I don’t usually post the random nonsense that I occasionally write on here, but I thought I’d give it a go. I am still doing crafty things, but not ones I can really share yet. Maybe I’ll go wild and actually get round to updating my gallery!
In the meantime;
I have recurring places in dreams, rather than recurring dreams. There is a whole different Newcastle in my head, and I do different things in it, go different places. Sometimes I introduce friends and family to these places, in my dreams, suprised that they have never visited before. Sometimes, these places are just part of Newcastle, as familiar and well trodden as the ‘real’ version.
One place I’ve visited recently is a museum and art gallery accessed from an underpass on the Coast Road. The Coast Road runs through the east of real Newcastle, it’s a busy duel carriageway taking people from the edge of the city centre out to the coast. In my dream-Newcastle, there’s a section of this road, near the city centre, with a tunnel running under it for pedestrians, and a sort of concrete walkway continuing uphill underneath various buildings. It’s in a similar style to various walkways that do exist in Newcastle, but a bit more polished, more Brutalist.
In my dream-Newcastle the large building over the walkway, right next to the road, is an art school. I’m not sure if it’s a college or university, but it is quite pretentious. There’s a large sculpture garden to the rear, with a river running through it. I’m not sure where this river goes, as technically it should be flowing straight into the road… I’ll blame the poor drainage planning on it being a dream. The art school is partially open to the public, it has a very good shop featuring students work for sale and art supplies. It also has several galleries for visitors to explore, some with changing exhibitions of students work and some with permanent displays. Some of it is quite good, although the student stuff is very hit and miss. In my mind.
The main reason I visit this part of dream Newcastle is because of the, very underapreciated, gallery space underneath the art school. It can be accessed only from the dodgy walkway up from the underpass, but it’s worth it. It’s kind of a church, sometimes. Other times it’s a deconsecrated church, or parts of a church that have been dismantled and moved here. It’s always the same space though, in its feeling. It feels calm, peaceful, slightly melancholy without being depressing. Parts of it are the same grey concrete as the walkway and the art school building, but other parts have soft white walls. This seems more cozy and calm than bleak and minimalist when you’re there, even though it’s a very large space.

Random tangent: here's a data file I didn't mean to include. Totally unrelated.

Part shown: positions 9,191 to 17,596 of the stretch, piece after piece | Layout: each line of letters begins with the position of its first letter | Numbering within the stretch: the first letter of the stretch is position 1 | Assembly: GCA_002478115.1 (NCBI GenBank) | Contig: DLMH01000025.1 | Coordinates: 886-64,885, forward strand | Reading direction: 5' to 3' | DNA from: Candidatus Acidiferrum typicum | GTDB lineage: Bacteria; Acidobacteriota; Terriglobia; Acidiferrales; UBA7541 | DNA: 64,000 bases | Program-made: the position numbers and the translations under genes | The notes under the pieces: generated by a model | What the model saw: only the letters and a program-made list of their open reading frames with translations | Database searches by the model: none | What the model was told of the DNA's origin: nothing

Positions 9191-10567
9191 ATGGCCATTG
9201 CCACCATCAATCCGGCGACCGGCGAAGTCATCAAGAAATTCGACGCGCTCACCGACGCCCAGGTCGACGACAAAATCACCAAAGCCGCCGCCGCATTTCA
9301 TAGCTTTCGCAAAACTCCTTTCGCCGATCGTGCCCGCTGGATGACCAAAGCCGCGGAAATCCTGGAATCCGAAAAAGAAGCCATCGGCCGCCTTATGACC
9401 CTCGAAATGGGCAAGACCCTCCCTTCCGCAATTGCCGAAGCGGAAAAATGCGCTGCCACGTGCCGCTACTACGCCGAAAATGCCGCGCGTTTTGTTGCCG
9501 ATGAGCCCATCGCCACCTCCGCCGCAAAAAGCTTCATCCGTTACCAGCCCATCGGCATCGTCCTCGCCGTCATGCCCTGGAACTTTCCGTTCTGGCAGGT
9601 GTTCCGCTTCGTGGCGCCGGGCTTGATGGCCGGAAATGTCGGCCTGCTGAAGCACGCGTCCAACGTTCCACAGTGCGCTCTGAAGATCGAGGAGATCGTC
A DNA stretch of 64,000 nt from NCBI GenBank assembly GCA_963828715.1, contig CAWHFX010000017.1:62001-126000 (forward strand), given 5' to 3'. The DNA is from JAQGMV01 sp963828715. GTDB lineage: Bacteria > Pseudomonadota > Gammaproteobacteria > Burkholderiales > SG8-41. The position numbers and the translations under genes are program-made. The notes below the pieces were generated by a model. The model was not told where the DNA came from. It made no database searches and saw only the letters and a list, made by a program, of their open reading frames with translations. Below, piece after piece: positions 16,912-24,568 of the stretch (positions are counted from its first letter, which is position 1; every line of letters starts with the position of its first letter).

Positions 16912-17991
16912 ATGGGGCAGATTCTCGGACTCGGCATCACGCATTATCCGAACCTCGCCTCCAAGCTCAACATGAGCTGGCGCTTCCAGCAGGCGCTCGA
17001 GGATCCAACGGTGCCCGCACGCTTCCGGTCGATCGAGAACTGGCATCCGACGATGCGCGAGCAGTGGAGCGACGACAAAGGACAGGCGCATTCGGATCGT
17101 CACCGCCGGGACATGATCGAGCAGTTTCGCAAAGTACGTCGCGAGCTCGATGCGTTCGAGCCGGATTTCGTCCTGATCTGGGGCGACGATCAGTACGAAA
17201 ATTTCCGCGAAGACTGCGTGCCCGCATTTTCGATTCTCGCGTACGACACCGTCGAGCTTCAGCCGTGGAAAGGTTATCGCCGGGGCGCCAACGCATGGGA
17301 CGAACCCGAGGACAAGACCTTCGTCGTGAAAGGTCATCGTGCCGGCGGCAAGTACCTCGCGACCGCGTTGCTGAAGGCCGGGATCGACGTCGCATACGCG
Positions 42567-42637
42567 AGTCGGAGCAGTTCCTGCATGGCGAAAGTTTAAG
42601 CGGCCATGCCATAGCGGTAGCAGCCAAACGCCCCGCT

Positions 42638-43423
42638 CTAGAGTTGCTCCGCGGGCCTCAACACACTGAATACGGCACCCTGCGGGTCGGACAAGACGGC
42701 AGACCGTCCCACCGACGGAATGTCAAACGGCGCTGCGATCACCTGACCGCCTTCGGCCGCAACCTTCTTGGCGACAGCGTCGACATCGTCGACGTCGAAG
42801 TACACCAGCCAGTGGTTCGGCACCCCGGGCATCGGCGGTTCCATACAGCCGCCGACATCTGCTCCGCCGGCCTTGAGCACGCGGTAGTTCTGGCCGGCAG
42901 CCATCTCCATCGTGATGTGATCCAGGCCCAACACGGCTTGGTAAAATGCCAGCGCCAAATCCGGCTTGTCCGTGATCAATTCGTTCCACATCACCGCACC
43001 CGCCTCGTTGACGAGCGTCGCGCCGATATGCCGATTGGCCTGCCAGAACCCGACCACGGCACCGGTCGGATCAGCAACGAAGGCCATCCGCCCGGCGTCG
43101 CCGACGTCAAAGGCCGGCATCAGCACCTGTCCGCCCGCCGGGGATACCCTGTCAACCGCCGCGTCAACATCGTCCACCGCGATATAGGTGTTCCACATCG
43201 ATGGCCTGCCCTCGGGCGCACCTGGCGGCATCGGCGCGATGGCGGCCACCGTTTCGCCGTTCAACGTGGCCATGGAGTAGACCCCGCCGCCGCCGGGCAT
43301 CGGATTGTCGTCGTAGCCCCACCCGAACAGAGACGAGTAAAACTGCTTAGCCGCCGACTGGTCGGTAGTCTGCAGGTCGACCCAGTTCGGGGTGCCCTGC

There are wooden pieces. Beams and church pews. Sometimes these are arranged traditionally, if the space is a church. Other times, they are placed as though they are exhibits, singled out to be appreciated one at a time. The wood is old, dark, well used. It has that matte smoothness to it only years of use will replicate.
At the back of this space is a strange room-inside-a-room affair. It has white walls that reach to the high ceiling, but they have blocky overhanging sections. It looks like an unimaginative builder has tried to box in an ugly feature. On one side there’s an opening, one of those offset door/corridor things galleries have. A soft glow of yellow light is just barely perceivable on the walls around it.
Inside the little room… It’s something special, I remember that. Exactly what? Nope. I think it changes, but it is really special. There’s gold, and something religious about it. I think you have to look up to see it, maybe some kind of carved ceiling panel? It’s worth visiting, and I’m constantly amazed that more people don’t know it’s there. In my mind. I recently took my sister to see it. I had to wait outside with her dogs so I didn’t get to see her reaction, but she said she loved it when I saw her again. (Which wasn’t for awhile, she’d eloped with her ex-boyfriend and I had to try and get the dogs home on a horse and cart with a small child I’d found starving and cold outside… Dreams!)
This isn’t the best bit though. In the church/religious museum space, there’s a dingy little staircase. It doesn’t look like it’s public access. There’s no signs saying you can’t go up, but there aren’t any saying you can either. It has mucky glass walls and rickety steel mesh steps. If you do venture up, it’s a hard climb. They’re steep stairs, the light is cold and dim. The banister is thin and cuts into the palms of your hands, the edges of the steps are sharp.
Above is a hall, another gallery. It has more dusty glass walls sectioning parts off around the outside, but the middle is devoted to one large display cabinet. Inside is a woman, a sculpture in wood and gold. I can’t remember her position exactly, or her face, or how she’s made, but I remember she’s serene, and sensual, and so very beautiful. She’s as tall as a house, but spread languidly across a white plinth in this forgotten room. Parts of her are broken, sometimes. Parts of her are driftwood, other times. The glass partitions at the back are workspaces for the conservators working on her. Other times, she’s whole, the spaces are for students using her as inspiration. It’s quiet here though, reverent even. I remember no one knows who made her, or why. More people should know about her, visit her and appreciate her. But then, if they did, she might not feel as special.